It’s also a bad idea to focus on quick trends for the simple reason that not enough data has been collected or published around the trend. Therefore, it’s a huge risk to invest your ads into a trend that might not result in any sizable returns.
4. Focus on Evergreen Content.
Just like the evergreen tree, evergreen content remains relevant and everlasting. Unlike other forms of content you see around the internet, evergreen content is not timely and does not follow trends. In effect, they are tips, “how-to’s,” tutorials, videos, and product reviews. Basically, things relating directly to your business or the services you provide.
While posting timely and trendy content every so often is still a good idea, evergreen content is the kind of stuff that gives real, long-term value to your business. What’s great about evergreen content is that is can actually be leveraged based on time sensitive topics!
Here’s an example: an HVAC business can write an article about the “10 things you need to know when upgrading your AC unit,” and advertise the article in the summer, when AC repairmen are in high demand. What makes this evergreen content is that the article focuses on a specific, niche demand that is sought after from year-to-year, and not only applicable in the summer.
5. Zoom In On Niche Markets.
While it can be difficult to pinpoint exactly how much you should be spending on advertising, you should always follow this rule: if you aren’t willing to spend what your competitors are spending on ads, or don’t have enough to allocate to ads, don’t spend at all. Wait until you catch match or exceed your competitors spending, otherwise, your efforts will be futile.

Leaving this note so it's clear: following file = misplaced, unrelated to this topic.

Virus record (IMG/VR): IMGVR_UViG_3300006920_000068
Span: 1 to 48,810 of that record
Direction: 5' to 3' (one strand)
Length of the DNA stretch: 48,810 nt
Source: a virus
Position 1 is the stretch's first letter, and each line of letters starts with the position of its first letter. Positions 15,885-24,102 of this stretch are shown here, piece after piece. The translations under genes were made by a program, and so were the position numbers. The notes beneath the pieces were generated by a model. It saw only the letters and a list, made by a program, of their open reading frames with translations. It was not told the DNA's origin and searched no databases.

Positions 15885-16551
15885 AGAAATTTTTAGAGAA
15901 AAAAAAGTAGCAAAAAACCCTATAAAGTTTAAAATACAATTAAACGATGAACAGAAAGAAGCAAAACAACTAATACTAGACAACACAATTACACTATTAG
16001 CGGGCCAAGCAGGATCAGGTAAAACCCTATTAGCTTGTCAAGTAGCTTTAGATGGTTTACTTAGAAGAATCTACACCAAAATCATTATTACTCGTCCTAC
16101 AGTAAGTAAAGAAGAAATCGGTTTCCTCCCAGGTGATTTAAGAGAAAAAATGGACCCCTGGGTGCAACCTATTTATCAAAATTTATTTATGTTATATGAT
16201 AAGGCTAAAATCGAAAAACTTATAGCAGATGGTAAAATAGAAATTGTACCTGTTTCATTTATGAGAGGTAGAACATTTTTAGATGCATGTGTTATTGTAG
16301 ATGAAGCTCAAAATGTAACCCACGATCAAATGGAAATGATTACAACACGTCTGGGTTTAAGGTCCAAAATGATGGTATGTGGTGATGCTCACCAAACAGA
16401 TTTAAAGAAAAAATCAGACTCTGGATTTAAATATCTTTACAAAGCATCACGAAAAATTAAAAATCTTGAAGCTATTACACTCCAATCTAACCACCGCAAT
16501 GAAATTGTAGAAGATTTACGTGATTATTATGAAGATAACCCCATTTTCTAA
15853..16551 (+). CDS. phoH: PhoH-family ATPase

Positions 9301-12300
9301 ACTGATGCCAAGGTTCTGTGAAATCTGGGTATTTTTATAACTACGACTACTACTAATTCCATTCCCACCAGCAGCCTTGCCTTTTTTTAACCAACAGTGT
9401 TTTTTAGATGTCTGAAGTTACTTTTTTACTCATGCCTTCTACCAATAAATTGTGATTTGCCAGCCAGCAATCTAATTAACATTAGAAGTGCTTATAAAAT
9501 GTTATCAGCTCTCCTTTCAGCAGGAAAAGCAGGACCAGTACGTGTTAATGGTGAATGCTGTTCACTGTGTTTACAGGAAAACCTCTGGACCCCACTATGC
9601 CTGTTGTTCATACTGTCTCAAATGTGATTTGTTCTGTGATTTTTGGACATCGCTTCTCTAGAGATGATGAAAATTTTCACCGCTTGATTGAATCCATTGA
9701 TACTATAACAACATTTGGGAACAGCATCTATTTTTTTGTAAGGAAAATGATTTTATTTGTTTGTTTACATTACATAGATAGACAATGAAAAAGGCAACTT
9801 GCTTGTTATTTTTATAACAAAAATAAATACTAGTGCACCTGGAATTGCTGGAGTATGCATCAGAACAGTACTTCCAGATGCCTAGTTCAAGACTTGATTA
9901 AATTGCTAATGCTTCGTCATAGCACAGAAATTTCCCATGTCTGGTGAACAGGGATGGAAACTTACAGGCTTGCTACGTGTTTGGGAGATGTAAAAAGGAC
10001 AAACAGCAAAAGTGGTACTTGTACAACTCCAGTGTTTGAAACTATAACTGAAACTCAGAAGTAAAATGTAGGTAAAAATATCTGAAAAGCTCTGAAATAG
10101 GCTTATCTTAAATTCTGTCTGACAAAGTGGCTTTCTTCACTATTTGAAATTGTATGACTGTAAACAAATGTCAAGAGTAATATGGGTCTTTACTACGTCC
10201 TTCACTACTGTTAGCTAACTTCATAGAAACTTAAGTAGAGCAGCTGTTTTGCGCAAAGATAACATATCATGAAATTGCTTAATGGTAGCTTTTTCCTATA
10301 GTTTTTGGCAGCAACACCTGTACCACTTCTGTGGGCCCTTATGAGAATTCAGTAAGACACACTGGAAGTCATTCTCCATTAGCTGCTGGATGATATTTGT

Instead, those who are working with limited budgets can see success in advertising efforts when they shift their focus from broad and competitive markets to niche markets, which offer specific and targeted services. In general, businesses operating in niche markets will be spending less on advertising in general, seeing that their specific services fill a specific market demand.
Remember, paying for advertisements is not the only way that you can successfully market your business. For more creative idea on marketing, read the 5 Marketing Ideas You Can Implement Now to Grow Your Business.
For business inquiries, or if you would just like to learn more about any of the topics we have discussed here today, give us a call at (800)588-2188, or send an email directly to our managing partner, Michael Donato at firstname.lastname@example.org.
Gabrielle Hafalia joined the Helix House team as a copywriter just after she had graduated from college with a B.A. in International Relations. Coming from a small school in upstate New York, she has had the opportunity to travel and live in a number of different states and countries, which has provided her with a wide variety of insights and perspectives to use in her work. When she isn’t at Helix House, she enjoys visiting local art galleries and eating at new/upcoming restaurants.